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CO Proposition HH: Considerations from a Muni Bond Investor

In the wake of the COVID-19 pandemic, Colorado's real estate market has seen property values soar resulting in a staggering 40% spike in median assessed values since June 2020. Some areas have witnessed property valuations nearly triple, heralding a substantial increase in property tax assessments due in 2024.

Proposition HH, currently up for vote on the November Ballot, aims to ‘Reduce Property Taxes and Retain State Revenue’, effectively shifting resources and control from local districts to the State. This ballot initiative proposes a modest reduction in the assessment rate (6.765% to 6.70%) with limits on property tax growth for approximately 10 years. Notably, the State intends to employ surplus revenues that, as per TABOR, would otherwise be returned to taxpayers, to partially compensate local taxing districts for the dip in property tax revenues.

At the state level, most revenue comes in the form of income and sales tax. Local taxing districts such as school districts, library districts and fire districts, among others, predominately benefit from property taxes.

From the Perspective of Municipal Bond Investors:

For municipal bond investors, the surge in property tax revenues represents a credit-positive scenario for local taxing authorities regardless of whether Proposition HH passes. This surge elevates revenues, enhancing coverage ratios and providing additional resources that bolster the fundamentals of local taxing districts. Any reduction and/or future limitation in potential revenues, therefore, would diminish these benefits.

In Colorado, taxing districts are the lifeline for essential services such as education, healthcare, water and sewer, libraries, parks and recreation, and various community benefits for their local tax base. Property taxes stand as the primary revenue source for many local government authorities. Consequently, significant alterations to the assessment rate and/or the mill levy can have varying degrees of implications for local taxing authorities and their bonds outstanding.


The Reimbursement rates from the State under Prop HH are expected to range from 65% to 100% of lost revenue and vary depending on the taxing authority, local population, and property value appreciation. Smaller counties with slower property value growth generally would receive higher reimbursements. While school districts are expected to be fully reimbursed, most counties, cities, towns, and other special districts are expected to lose the reimbursement opportunity within the next 7 to 10 years as property values rise. Furthermore, reimbursements depend on available funds, and may be reduced in years when state revenue collections fall below the Prop HH revenue cap.

To grasp the implications on individual municipal issuers, investors should differentiate between various types of districts and their distinct bond structures.

  1. Unlimited General Obligation (GO) Debt: School districts and other Unlimited GOs have the flexibility to adjust the mill levy to generate sufficient revenue to pay debt service, making them relatively insulated from assessment rate fluctuations. School districts are also expected to be fully reimbursed by the State for reduction in property tax revenues.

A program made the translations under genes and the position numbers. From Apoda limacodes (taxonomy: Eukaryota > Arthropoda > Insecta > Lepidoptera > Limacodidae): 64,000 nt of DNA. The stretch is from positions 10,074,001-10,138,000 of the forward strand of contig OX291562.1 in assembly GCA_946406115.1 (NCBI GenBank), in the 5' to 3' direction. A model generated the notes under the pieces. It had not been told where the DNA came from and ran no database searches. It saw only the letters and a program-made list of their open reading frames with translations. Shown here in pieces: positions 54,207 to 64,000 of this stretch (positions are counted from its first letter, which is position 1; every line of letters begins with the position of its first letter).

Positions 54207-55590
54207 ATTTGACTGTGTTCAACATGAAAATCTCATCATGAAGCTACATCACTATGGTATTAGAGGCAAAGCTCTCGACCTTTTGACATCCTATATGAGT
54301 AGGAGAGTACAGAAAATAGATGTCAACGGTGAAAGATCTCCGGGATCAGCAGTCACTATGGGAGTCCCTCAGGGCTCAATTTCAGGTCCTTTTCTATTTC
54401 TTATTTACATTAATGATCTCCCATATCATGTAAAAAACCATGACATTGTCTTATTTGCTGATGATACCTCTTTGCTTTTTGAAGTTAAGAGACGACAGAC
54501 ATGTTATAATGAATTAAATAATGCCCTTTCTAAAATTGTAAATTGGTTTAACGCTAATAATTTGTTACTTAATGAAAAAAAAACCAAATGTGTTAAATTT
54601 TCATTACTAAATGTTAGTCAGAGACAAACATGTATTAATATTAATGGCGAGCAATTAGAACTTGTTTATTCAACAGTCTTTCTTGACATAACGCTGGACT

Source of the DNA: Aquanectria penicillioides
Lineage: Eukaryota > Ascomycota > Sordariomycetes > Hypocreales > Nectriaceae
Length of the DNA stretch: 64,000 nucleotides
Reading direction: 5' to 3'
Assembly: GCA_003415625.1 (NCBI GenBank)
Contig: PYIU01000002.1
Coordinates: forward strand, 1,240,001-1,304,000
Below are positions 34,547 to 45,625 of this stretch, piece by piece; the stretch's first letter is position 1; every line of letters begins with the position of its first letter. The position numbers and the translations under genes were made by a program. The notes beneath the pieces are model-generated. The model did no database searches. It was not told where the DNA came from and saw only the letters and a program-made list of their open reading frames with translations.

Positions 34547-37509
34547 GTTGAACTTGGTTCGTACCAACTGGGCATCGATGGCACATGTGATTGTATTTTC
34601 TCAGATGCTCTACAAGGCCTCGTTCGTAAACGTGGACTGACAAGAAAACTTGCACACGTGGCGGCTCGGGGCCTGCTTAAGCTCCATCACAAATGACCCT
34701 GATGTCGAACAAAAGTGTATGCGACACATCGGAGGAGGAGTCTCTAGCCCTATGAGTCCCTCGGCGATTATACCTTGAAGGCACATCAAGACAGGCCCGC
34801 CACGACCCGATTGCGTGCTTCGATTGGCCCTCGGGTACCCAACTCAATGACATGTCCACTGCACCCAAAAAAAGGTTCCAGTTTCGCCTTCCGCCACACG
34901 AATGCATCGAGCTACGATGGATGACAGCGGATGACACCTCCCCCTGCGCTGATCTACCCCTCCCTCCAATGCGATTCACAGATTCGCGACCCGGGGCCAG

2. Limited GO’s: Conversely, some districts operate with a fixed mill levy, resulting in reduced property tax revenues when the assessment rate drops. Metro Districts with mechanisms to adjust the mill levy are less affected by shifts in the assessment rate, but uncertainty around state reimbursement is worth considering.

  3. Certificates of Participation (COP’s): Certain taxing authorities, like park and recreation districts and library districts have issued COP’s which don’t have the same investor protections as general obligation bonds. They can rely heavily on property tax revenues with fixed mill levies creating a potential challenge if tax revenues decline and state reimbursements are insufficient.

The Property Tax Exemption Factor:

It's worth noting that residential homeowners would receive a $50,000 property value exemption (up from $15,000 currently) that drops to $40,000 next year and stays there until 2032. Metro Districts with lower home values may be negatively impacted as the exemption makes up a larger percentage of assessed values than districts with higher home values showcasing the intricacies of this proposition's reach.

In conclusion, Proposition HH stands at the intersection of a surging real estate market, taxpayer relief, and the intricate financial tapestry of Colorado's state & local governments. While it seeks to provide relief to property owners, the broader statewide budget implication and power shift to State government underlines the need for careful consideration.



Proposition HH: Reduce Property Taxes and Retain State Revenues; Colorado General Assembly, 2023 []



This content has been prepared for informational purposes only and should not be considered as investment, tax, or legal advice. Opinions and forward-looking statements expressed are subject to change without notice. We recommend all investors to consult with a financial and/or tax advisor regarding their individual circumstances before taking investment decisions.

Investing in bonds exposes the investor to the risk of loss of principal. Lower and non-rated securities are more volatile and less liquid than investment grade bonds. Liquidity risk relates to the timing of converting a security into cash without affecting the market price. Municipal bonds and preferred stocks tend to be less liquid than government or corporate bonds. Higher-yielding, longer-maturity, lower-rated, non-rated, or certain bond restrictions (minimum denomination requirements) limit or reduce the liquidity of bond holdings.

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